UK seeks renegotiation to eliminate most NI protocol checks

Proposals aim to alleviate ongoing disruption to lives in North, says Brexit minister

The UK government has demanded a sweeping renegotiation of the Northern Ireland protocol to eliminate most checks on goods and to remove the oversight role of European courts.

Senior British government sources acknowledged that this would require changes to the text of the protocol, which is part of the Brexit withdrawal agreement Westminster ratified last year.

Introducing the proposals in parliament, Brexit minister David Frost said the protocol was causing “considerable and ongoing disruption to lives and livelihoods” in Northern Ireland. But he stopped short of suspending parts of the agreement by invoking article 16 of the protocol, saying now was not the right time to do so.

“Instead, we see an opportunity to proceed differently, to find a new path and to seek to agree with the EU, through negotiations, a new balance in our arrangements covering Northern Ireland, to the benefit of all,” he said.


“These proposals will require significant change to the Northern Ireland protocol, and we do not shy away from that. We believe such change is necessary to deal with the situation we now face. We look to open a discussion on these proposals urgently.”

A command paper outlining the proposals calls for the removal of all customs formalities for goods moving from Britain to Northern Ireland unless they were explicitly destined to cross the Border into the EU’s single market. In the same way, sanitary and phytosanitary (SPS) checks and certificates would only apply to agri-food products clearly at risk of entering the EU single market.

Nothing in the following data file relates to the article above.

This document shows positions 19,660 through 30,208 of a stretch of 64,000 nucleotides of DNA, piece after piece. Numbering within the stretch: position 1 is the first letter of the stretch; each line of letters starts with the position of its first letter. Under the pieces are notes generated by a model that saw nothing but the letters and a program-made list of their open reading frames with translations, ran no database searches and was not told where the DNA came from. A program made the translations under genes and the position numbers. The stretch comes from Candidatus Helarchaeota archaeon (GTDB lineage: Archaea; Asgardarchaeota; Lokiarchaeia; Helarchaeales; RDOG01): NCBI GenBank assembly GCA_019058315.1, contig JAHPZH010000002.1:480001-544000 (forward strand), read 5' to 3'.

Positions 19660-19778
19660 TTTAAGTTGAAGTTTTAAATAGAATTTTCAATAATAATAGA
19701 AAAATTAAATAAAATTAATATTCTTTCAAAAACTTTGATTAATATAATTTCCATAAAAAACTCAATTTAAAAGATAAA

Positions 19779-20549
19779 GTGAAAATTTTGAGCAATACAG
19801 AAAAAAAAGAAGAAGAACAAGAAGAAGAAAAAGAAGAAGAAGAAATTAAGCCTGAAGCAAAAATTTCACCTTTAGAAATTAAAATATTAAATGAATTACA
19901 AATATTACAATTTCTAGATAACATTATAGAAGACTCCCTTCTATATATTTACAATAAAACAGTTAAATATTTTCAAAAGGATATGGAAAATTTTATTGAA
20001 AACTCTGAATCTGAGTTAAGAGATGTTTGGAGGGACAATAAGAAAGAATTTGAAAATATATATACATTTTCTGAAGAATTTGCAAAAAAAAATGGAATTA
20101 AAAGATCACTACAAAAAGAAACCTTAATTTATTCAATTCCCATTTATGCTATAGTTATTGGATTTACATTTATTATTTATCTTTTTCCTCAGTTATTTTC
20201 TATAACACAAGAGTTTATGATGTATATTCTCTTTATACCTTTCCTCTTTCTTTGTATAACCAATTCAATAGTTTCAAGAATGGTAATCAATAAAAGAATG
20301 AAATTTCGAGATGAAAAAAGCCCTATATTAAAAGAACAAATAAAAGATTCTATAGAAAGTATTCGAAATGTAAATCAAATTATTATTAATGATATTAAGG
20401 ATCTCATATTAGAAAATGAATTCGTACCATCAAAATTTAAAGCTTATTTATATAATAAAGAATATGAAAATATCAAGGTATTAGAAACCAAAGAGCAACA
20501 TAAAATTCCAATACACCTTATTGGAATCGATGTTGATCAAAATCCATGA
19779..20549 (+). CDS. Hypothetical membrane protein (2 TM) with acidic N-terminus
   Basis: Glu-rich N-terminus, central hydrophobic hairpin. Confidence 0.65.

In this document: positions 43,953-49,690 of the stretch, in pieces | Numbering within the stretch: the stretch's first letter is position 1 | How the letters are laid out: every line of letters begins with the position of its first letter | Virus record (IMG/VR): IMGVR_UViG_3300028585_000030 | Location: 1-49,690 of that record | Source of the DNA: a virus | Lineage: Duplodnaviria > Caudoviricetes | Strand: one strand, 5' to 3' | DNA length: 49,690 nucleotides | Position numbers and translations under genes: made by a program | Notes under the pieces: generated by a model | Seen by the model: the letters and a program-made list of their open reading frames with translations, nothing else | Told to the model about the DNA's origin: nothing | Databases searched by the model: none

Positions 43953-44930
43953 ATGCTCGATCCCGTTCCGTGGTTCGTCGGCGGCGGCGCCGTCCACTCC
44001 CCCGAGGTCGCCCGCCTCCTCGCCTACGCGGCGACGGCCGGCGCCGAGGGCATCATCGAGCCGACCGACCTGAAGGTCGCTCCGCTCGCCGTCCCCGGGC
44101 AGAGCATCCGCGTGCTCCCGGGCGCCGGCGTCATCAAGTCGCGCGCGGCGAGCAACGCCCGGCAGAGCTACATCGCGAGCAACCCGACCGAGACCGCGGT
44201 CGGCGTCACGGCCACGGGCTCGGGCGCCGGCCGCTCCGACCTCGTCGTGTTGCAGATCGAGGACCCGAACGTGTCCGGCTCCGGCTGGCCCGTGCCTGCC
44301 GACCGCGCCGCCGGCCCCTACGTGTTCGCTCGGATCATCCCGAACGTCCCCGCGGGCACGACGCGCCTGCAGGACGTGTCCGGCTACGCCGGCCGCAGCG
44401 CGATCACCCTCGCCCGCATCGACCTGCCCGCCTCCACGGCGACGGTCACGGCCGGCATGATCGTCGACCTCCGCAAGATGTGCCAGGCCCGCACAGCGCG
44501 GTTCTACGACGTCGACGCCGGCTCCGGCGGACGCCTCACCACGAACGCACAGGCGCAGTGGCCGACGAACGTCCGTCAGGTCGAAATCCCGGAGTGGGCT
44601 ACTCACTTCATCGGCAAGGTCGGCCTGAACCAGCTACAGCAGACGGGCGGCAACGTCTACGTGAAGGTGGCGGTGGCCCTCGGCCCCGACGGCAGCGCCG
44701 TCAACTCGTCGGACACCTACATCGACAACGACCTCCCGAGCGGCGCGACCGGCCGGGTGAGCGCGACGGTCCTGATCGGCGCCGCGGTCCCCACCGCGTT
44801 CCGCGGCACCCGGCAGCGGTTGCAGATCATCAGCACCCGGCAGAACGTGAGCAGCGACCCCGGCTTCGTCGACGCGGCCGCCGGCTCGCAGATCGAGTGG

Under the protocol, goods circulating in Northern Ireland must comply with EU standards but the British proposal would introduce a dual regulatory regime so that products approved in Britain but not in the EU could also circulate there.

The protocol gives EU institutions including the Court of Justice the right to enforce some of its measures and Britain now wants to change that, introducing an international arbitration system instead.

“These arrangements are highly unusual and have not supported problem-solving in the context of a divided society – indeed they have arguably increased rather than reduced tensions. They have also contributed to a false sense of separation between Great Britain and Northern Ireland, as trade arrangements operated within one part of the United Kingdom are ultimately overseen outside of it,” the command paper says.

Labour’s shadow Northern Ireland secretary Louise Haigh said the British government was again reneging on promises it had made and discrediting a deal they had negotiated.

“The country will be asking once again: Is this bad faith or incompetence? Whichever it is, the shambolic approach, the dishonesty, the recklessness and the utter ineptitude have come at a real cost. It has destroyed trust in the UK government, an essential component of the Belfast Good Friday agreement.

“It has fanned the flames of instability and, as ever, in the middle of this are the communities and businesses of Northern Ireland that have been repeatedly failed,” she said.

DUP leader Jeffrey Donaldson said the proposals were “a welcome, significant and important first step” towards addressing the problems created by the protocol, adding that the border in the Irish Sea must be removed. But SDLP leader Colum Eastwood said the move was based on political expediency rather than providing the stability that businesses and communities in Northern Ireland needed.

Denis Staunton

Denis Staunton

Denis Staunton is China Correspondent of The Irish Times